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Three killed in two weeks: Journalist safety under attack in Philippines

This statement was originally published on ifj.org on 28 August 2015.

The International Federation of Journalists (IFJ) deplores the recent killing of a radio broadcaster in Ozamiz City in Misamis Occidental on the southern island of Mindanao in the Philippines. The IFJ expresses outrage over the deteriorating safety situation for media workers across the Philippines this year and calls on the government to take immediate action to end the culture of impunity and violence against the media community.

On August 27, the anchorman of Ratsada, a program in Radio Mindanao Network's DXOC, Cosme Diez Maestrado, was shot dead. The 48-year-old was shot 10 times by unidentified assailants. Maestrado, who was known for his fearless comments on air had survived an assassination attempt in November 2011.

Maestrado is the third media worker to be killed in the past two weeks in the Philippines. On August 18, Gregorio Ybanez was killed when he was shot three times in the chest and once in the arm out the front of his house. Ybanez was the president of the Davao del Norte Press and Radio-TV Club (DNPRC) and worked for local newspaper Bagting sa Katilingban. On August 19, Teodoro 'Tio Dodoy' Escanilla was killed in his home in Sorsogon, on Luzon Island in the central Philippines. Escanilla, a radio anchor at DZMS was also the chairman of the local Anakpawis, a political party and the spokeperson for Karapatan, a local human rights organization.

The recent killings bring the total number of media workers killed this year in the Philippines to seven. On January 8, Nerlita Ledesma was shot as she stood, waiting for a ride to work. The 48-year-old journalist for the Bataan tabloid, Abante was shot four times in the chest. On February 14, 71-year-old Maurito Lim was killed when he was shot by a lone gunman out the front of the offices of his workplace at radio station dyRD. Lim was host of the daily program Chairman Mao on Board and a noted critic of local officials linked to illegal drug trade in the city. On April 13, Melinda Magsino-Lubis, 41-year-old former correspondent with the Philippine Daily Inquirer was gunned down as she walked along the street. In 2005 she had received death threats following a report on local corruption. In June, CNN Philippines assistant cameraman, Jonathan Oldan was shot dead by unidentified gunmen. Oldan had recently been assigned to cover the Department of Justice and Supreme Court beats.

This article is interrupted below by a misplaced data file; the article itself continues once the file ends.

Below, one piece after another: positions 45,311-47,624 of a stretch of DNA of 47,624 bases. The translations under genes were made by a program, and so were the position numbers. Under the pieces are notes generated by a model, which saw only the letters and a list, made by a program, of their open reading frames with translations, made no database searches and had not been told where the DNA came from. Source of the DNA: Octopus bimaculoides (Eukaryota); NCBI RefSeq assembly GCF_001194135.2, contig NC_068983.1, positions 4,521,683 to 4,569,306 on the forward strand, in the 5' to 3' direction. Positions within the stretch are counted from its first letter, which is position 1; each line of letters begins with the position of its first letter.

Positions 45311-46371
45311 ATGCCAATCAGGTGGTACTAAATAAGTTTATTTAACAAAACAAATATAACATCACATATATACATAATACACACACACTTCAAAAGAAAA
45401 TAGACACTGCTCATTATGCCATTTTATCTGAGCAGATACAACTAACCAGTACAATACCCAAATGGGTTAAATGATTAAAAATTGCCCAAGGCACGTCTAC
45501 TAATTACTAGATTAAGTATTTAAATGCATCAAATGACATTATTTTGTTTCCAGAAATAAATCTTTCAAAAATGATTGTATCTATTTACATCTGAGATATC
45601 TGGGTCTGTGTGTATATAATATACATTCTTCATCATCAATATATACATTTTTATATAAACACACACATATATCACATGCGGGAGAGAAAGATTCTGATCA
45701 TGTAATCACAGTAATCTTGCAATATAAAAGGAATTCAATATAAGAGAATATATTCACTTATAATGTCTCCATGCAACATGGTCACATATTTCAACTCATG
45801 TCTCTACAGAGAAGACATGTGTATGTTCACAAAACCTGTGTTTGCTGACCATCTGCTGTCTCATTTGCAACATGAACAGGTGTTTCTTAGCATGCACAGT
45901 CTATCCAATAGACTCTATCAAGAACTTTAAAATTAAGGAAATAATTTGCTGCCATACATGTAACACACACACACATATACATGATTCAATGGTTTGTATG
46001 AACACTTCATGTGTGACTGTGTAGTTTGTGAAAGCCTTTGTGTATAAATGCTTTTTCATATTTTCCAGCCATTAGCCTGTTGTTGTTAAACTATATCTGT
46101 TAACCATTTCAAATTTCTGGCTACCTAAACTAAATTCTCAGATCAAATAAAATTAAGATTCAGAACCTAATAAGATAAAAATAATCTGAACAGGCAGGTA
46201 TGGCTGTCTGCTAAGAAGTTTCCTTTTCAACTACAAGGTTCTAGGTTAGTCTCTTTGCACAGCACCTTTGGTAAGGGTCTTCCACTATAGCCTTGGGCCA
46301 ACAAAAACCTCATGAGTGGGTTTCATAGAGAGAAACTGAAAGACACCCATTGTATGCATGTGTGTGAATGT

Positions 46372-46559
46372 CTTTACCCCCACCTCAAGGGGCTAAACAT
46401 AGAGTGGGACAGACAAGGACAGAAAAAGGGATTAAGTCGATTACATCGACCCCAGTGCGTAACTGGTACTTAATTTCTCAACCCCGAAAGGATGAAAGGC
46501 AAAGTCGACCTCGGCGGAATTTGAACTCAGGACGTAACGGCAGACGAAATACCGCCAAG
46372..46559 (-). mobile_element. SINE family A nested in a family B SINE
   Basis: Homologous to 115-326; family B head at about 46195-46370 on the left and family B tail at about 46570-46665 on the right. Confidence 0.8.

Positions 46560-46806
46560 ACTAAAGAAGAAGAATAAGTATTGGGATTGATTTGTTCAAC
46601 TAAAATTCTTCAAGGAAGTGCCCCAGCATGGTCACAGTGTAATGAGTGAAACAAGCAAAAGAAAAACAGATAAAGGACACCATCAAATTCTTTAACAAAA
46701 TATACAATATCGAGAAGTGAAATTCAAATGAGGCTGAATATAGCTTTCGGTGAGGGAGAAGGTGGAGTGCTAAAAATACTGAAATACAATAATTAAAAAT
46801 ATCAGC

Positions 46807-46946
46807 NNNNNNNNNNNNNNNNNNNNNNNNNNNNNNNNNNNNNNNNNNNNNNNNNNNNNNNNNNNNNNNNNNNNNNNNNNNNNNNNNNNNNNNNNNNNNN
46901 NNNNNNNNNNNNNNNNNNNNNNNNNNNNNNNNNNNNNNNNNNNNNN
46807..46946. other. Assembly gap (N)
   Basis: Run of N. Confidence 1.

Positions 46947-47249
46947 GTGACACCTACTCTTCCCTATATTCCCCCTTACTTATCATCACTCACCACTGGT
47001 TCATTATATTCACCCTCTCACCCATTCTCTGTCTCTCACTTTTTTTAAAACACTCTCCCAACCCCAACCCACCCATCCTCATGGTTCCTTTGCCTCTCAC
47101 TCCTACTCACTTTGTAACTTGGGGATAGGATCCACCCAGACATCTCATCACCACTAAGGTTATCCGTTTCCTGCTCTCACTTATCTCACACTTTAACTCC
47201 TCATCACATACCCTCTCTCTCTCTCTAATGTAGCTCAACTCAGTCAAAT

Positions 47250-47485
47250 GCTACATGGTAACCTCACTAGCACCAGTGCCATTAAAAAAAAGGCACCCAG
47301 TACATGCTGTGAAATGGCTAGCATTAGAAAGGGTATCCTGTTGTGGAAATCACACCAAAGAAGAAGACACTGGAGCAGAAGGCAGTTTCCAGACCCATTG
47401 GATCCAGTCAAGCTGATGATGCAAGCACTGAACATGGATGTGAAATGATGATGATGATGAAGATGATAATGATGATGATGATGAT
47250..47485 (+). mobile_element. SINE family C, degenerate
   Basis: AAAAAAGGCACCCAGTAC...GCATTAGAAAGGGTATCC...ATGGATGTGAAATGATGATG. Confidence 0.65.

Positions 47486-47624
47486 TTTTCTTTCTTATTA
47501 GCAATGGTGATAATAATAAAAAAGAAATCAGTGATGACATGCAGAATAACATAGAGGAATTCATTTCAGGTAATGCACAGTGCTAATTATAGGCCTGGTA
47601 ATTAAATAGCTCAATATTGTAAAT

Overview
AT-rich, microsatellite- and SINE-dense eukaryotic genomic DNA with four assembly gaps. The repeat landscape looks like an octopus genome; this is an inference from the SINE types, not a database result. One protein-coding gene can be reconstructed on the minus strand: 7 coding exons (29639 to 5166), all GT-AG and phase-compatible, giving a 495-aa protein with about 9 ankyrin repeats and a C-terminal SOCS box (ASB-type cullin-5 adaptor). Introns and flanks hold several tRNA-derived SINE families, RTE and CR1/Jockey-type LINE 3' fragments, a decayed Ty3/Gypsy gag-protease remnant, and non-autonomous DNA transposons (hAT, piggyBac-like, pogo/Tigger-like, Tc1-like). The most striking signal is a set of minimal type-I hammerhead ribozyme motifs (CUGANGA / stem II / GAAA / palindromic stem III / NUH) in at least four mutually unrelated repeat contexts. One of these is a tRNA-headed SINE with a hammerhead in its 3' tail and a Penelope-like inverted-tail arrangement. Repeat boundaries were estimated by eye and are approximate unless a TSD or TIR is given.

The situation facing journalists in the Philippines continues to deteriorate, while in the background the trial for the Ampatuan Massacre, during which 58 people including 32 journalists were brutally killed takes place. The trial, which has been hampered by a myriad of issues has faced strong criticism as delays continue to stall justice. On August 27, chief justice Maria Lourdes Sereno told reporters that the prosecution and defence would finish presenting evidence by the end of 2015, after which the judge has 90 days to present a verdict.

"It is excruciatingly slow for the victims' families. That is not debatable, it is painful, there must be closure," Sereno said.

In November 2014, the IFJ and NUJP led a mission to commemorate the fifth anniversary of the Ampatuan Massacre. The mission released a report, Ampatuan Massacre: Five Years On which included key recommendations for the government and media to ensure a commitment to the safety of journalists.

Mission leader Mike Dobbie said: "The culture of impunity that reigns across the Philippines, highlighted five-and-a-half yars ago by the massacre, is being allowed to run rampant by a failure of government to vigorously pursue the perpertrators of these murders.Law enforcement agencies must be given every resource to fully investigate these cases and pressure must be applied so that they results are achieved. Decades of government inertia has allowed this crisis to get out of control and the result is an ever-rising, shameful death toll."

As the Philippines heads towards national elections in May 2016, there is heightened risk of killings and attacks on the media, furthering weakening the safety situation across the country.

The IFJ said: "The situation for journalists in the Philippines continues to be a real area of concern and highlights the inaction by the government to take the situation seriously. The Philippines remains one of the deadliest countries in the world to be a journalist, and is currently the deadliest in the Asia Pacific region for 2015."

"We join our affiliate and the media communication in demanding action from the government. The culture of impunity and continued violence against journalists needs to end now."

ADDITIONAL INFORMATION
What other IFEX members are saying
  • In the Philippines, three journalists killed in two weeks

    "The murder of three journalists in two weeks shows how the lack of progress in ending impunity has emboldened those bent on silencing the press in the Philippines," said Shawn Crispin, CPJ's senior Southeast Asia representative.

  • Deeply concerned about recent murder of journalists in Philippines
  • Columnist shot dead in Ilocos Norte

    A columnist for a local weekly newspaper was shot dead in a public market in Ilocos Norte on 4 September 2015. "Ilocos Times" columnist and businessman Steve Barriero was shot several times in front of a grocery store ... The police are looking into a possible love triangle in this case as the reason for the shooting.



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